Saturday, December 02, 2006
When I first started volunteering as an ER chaplain, what made me most nervous was the pressure of composing extemporaneous prayers: of coming up, on the spot, with something that sounded lucid, graceful and compassionate.
That may seem odd. I'm very comfortable with most kinds of public speaking. I'm a college professor. I preach at church. I'm extremely verbal -- too verbal, according to some people -- and I'm a writer. And, after all, one of a chaplain's primary jobs is to pray with people who want prayer. So off-the-cuff composition shouldn't be a problem, right?
And yet, for quite a while, it was. There are two reasons for this. The first is that I'm new to the church, and prayer language, especially public prayer language, doesn't come easily to me. (Nor, I suspect, to many Episcopalians: we are, after all, "God's frozen people.") For most of my life, public prayer has made me squirm, and I've often had to suppress the fear that the person praying was about to start juggling rattlesnakes. After I started going to church, well-meaning friends would sometimes ask me to say grace before meals: this always mortified me, producing instant prayer's block.
The second reason is that I know I sometimes talk too much, and I was afraid that if I became too comfortable with spontaneous prayer, I'd never shut up. This is also why I always preach from a printed text: if I tried to preach off the cuff, the poor congregation would be stuck in the pews all morning. Limiting myself to four printed pages is an act of mercy for everyone involved.
Well, I got over all that. After two years as a volunteer chaplain, I'm now comfortable praying with patients. For one thing, I've developed my own toolbox, phrases I use in almost every prayer. They're mine, but at this point, they're also familiar territory, so I don't have to invent everything from scratch. I'll use a preexisting prayer -- usually the Lord's Prayer -- if a patient asks for it, but personalized prayer means much more to most people.
I've also discovered that praying with patients is nothing like saying grace. At least in the homes where I eat, most of the other guests look as self-conscious and embarrassed about the whole grace thing as I feel. But hospital patients who ask for prayer really do want prayer (although sometimes their friends or relatives look uncomfortable), and when they thank me for praying with them, I can tell that they're speaking from their hearts. Prayer truly makes people feel better.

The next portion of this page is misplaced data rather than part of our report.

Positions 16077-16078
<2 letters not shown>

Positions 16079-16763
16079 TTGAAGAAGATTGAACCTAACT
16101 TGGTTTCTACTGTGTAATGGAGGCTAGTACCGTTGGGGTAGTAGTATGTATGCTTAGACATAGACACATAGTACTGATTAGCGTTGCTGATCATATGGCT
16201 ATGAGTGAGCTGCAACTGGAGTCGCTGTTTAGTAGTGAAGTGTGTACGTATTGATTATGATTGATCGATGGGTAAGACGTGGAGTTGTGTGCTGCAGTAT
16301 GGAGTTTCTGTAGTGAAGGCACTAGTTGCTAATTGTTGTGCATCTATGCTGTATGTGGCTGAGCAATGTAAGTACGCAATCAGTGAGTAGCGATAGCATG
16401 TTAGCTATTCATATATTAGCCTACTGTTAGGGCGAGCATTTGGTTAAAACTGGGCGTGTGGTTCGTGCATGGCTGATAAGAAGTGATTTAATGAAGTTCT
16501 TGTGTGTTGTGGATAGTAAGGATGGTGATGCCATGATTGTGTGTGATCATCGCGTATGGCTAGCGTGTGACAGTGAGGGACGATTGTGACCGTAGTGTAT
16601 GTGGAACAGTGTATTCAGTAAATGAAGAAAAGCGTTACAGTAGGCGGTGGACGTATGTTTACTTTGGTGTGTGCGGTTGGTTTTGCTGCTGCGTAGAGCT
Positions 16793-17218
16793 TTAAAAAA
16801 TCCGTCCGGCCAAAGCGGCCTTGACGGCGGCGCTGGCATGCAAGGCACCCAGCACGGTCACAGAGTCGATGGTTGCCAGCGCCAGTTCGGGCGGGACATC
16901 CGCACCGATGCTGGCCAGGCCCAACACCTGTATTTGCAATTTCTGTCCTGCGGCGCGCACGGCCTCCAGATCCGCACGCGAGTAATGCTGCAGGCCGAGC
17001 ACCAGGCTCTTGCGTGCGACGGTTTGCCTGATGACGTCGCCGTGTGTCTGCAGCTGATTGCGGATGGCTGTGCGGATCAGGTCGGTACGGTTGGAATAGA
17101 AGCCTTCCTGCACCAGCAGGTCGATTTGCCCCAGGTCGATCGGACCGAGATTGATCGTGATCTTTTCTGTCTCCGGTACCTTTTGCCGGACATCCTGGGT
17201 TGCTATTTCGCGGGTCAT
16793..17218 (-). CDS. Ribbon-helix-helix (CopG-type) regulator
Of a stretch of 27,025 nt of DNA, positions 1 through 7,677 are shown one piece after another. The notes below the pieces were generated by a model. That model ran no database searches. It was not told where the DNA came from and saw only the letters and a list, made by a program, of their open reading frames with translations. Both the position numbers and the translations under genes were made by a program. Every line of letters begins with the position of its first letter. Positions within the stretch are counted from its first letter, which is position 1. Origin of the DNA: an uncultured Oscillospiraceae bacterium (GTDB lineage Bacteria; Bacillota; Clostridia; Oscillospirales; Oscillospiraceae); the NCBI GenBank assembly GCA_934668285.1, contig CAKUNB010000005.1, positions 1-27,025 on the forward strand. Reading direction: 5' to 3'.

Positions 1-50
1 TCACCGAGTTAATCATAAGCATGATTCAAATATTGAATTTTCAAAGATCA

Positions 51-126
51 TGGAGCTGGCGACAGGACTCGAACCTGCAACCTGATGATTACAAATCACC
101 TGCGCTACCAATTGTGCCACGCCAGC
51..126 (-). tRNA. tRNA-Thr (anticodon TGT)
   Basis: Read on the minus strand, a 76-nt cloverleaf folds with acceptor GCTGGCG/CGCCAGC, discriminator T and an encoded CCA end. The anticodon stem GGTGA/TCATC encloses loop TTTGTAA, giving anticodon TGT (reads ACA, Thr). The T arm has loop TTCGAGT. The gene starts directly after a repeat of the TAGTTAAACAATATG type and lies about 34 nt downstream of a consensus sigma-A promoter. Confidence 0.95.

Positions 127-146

And, oddly, the hectic environment of the ER makes the whole process less pressured. Certain kinds of formality simply aren't possible when you're standing next to a beeping monitor and liable to be interrupted any second by someone who's arrived to draw blood or check vital signs. Some medical staff will wait for me to finish a prayer, but most won't (and this is completely appropriate). Most of the phrases in my toolbox can be used as endings, and I've learned to wrap up prayers very quickly indeed when a doctor or x-ray tech shows up.
Through a combination of training and experience, I've developed a set of tips, strategies and guidelines for praying with hospital patients. I offer them here for anyone who may find them useful.
1. Don't pray unless asked. This was the number-one rule in my training: chaplains don't impose anything on anybody.
2. If a patient or relative does request prayer, ask, "What are we praying for?" Medical concerns aren't always foremost: sometimes people will ask for prayers for family issues, for financial problems, or for other patients in the room who are suffering more than they are. Pet owners may fret about finding care for dogs or cats during a hospitalization. Youngsters with athletic injuries are often worried about whether they'll be able to finish out a season, or play again at all. Several patients have asked me to pray for world peace. And even when medical issues are first on the list, it's important to pay attention to how the patient voices those concerns. Some want pain relief. Some want courage and strength in uncertainty. Some want miracles.